In whaling, there is enlightenment. Or so Ishmael suggests in this chapter.
After the hellish imagery of “The Try-Works,” Ishmael reveals in this very brief chapter that the benefit of hunting for whales, stabbing them to death, stripping of their blubber, and reducing their flesh to oil is — well, the oil, which provides them with illumination. If oil is scarce in a merchantman, whose sailors must “dress in the dark, and eat in the dark, and stumble in darkness to [their] pallet[s],” it is plentiful on a whaler and allows the sailors to make their berths “an Aladdin’s lamp.”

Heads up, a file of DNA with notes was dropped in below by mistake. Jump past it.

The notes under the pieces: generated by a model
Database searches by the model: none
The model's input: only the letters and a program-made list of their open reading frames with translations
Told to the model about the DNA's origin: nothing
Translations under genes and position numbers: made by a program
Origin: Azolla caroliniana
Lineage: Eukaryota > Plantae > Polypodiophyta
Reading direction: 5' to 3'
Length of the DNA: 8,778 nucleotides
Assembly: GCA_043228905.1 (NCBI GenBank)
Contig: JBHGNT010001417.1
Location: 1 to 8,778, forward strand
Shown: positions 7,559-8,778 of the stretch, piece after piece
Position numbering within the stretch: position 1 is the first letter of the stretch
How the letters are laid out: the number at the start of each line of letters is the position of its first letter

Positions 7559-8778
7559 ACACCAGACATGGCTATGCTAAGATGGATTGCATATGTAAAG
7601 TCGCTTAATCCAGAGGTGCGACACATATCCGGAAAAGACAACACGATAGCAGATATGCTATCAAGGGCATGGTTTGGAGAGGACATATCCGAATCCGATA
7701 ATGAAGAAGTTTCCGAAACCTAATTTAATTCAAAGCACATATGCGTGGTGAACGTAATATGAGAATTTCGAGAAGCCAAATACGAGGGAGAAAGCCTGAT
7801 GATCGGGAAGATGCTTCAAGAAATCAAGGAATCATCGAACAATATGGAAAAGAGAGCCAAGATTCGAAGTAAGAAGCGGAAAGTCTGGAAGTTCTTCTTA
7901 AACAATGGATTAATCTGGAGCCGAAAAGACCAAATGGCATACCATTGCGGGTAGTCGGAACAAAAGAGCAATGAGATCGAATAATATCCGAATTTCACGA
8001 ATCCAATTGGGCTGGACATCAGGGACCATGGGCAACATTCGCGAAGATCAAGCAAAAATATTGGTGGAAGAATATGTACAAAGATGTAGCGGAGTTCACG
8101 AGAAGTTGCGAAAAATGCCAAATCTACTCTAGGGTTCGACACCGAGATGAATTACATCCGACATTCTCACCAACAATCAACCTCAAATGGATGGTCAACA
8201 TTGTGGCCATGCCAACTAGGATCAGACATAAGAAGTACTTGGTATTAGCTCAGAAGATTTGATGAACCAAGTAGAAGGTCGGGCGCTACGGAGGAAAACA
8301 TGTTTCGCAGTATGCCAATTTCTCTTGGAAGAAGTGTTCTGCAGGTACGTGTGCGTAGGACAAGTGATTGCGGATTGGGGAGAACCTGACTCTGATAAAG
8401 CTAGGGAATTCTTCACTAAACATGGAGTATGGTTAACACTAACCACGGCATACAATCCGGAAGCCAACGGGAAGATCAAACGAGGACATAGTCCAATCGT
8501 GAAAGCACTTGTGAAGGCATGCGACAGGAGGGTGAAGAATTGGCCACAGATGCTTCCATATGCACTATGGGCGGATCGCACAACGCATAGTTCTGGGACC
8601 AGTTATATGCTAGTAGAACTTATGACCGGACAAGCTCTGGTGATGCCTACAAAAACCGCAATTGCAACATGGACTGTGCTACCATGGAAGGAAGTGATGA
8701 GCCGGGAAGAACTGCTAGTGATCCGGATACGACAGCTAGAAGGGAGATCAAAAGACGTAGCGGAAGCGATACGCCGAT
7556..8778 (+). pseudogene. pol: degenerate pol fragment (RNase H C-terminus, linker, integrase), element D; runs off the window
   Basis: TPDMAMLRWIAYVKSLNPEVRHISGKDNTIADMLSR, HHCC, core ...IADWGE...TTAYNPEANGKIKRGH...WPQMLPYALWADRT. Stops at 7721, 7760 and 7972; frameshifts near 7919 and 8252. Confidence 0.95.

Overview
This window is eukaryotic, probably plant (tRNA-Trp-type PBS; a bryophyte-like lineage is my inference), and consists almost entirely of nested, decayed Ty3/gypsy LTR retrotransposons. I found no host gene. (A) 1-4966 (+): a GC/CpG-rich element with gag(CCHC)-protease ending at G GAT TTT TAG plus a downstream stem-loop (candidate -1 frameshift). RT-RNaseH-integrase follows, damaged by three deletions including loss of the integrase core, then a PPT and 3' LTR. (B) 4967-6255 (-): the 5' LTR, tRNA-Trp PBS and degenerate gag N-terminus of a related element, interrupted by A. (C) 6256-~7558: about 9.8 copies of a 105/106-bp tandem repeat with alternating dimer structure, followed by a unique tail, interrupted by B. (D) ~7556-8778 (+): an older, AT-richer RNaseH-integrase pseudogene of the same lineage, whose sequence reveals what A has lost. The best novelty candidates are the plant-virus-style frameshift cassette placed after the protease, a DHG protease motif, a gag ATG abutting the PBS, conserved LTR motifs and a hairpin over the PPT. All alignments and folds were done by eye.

What happens, one wonders, when the lamp is rubbed?
“The Lamp” is read by James Balla. The untitled illustration is by Natasha Kidd.
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[Cross-posted with Patell and Waterman’s History of New York]